[FOUNTAIN]An eye on the guardsThe plot thickens in the television drama “Muin Sidae” (The Age of Warriors) as soldiers who took over the state in a coup d’etat now vie among themselves for power. Based on the history of the Goryeo dynasty in the 10th through 14th centuries, the power clash in the drama between the older generals led by Jeong Jung-bu and the younger Lee Ui-bang and Lee Go, the king’s escort warriors, resembles that between graduates of the fifth class and the eighth class of the Korea Military Academy. After the May 16, 1961 coup d’etat, Park Chung Hee emerged as the ultimate victor and president.
The winner of the fight in the drama and in history is the iron club-wielding Lee Ui-bang, who ruled the country for four years before being killed by Jeong Jung-bu’s son, Jeong Gyun. Jeong Jung-bu ruled next for five years before bowing out to Gyeong Dae-seong, who died abruptly. His successor, Lee Ui-min, is depicted as being skilled with his axe in the drama and is recorded in history as a two-meter (6 feet-6 inch) giant who killed King Ui-jong by snapping his waist with his bare hands. Lee Ui-min, the son of a slave, ruled for 13 years before Choi Chung-hyeon ended the bloodshed.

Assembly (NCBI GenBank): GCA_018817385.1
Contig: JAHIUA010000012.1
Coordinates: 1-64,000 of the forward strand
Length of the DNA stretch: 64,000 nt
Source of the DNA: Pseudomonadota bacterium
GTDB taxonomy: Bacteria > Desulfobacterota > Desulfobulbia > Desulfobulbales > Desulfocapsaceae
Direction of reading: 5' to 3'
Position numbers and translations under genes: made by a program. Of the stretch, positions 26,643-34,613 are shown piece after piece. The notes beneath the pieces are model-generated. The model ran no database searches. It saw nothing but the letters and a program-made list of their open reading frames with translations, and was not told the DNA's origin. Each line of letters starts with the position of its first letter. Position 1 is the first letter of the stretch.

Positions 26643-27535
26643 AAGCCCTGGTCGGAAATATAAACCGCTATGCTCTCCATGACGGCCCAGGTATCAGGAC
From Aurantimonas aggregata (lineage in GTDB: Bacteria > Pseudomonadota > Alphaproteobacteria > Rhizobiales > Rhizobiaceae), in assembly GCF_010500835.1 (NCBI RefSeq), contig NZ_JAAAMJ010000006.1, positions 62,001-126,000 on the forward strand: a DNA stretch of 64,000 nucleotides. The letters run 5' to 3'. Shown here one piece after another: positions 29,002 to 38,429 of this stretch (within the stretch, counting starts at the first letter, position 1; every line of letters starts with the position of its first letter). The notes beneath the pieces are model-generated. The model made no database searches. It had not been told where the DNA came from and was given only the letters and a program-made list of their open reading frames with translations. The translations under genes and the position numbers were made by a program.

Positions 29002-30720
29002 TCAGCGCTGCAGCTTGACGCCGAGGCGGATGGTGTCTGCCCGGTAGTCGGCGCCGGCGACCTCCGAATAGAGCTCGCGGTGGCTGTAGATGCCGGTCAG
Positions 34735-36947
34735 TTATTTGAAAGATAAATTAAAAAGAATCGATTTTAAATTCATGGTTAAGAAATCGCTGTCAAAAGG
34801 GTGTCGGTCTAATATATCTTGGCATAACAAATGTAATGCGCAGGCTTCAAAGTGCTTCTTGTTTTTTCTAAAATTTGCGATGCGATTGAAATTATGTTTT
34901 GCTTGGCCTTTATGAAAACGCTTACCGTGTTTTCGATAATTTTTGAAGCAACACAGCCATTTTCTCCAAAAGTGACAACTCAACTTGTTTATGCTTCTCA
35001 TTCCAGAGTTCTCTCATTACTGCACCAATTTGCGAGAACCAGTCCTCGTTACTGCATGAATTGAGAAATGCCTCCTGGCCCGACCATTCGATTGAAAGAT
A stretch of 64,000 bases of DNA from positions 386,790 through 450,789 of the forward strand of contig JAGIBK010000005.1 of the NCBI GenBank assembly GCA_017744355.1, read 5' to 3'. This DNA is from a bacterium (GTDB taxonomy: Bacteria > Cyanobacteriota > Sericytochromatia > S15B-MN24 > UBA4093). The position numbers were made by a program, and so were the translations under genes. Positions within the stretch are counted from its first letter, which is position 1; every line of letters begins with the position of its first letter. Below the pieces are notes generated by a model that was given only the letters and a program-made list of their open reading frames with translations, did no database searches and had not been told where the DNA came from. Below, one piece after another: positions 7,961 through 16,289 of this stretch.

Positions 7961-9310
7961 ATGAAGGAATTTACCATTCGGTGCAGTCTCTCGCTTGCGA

Park Chung Hee was also killed as a result of the tyranny of Cha Ji-cheol, the chief of his guard force. Second in power, Mr. Cha would call senior government officials to the drill ground of the guards at Gyeongbok palace every Friday for a pep talk. With only one exception, the chief of the presidential guards has always come from a military background since President Park’s time. The exception was former President Kim Young-sam’s chief guard, Park Sang-bum, who survived four bullet wounds during the assassination of President Park Chung Hee in 1979.
The new presidential secret service chief is Kim Se-ok, the former commissioner-general of the National Police Agency. Mr. Kim’s appointment was a surprise to most because this is the first time in 40 years, since President Syngman Rhee’s time, that a police official has been appointed to the post. President Rhee’s chief of guards, Kwak Yeong-ju, was executed in 1961 for ordering the police to fire on protesters in the April 19 students’ uprising that finally ousted Mr. Rhee.
Ultimately, the guard chief’s professional pedigree is not important. In the United States, the Secret Service is a part of the Department of the Treasury.
by Noh Jae-hyun
The writer is a deputy international news editor of the JoongAng Ilbo.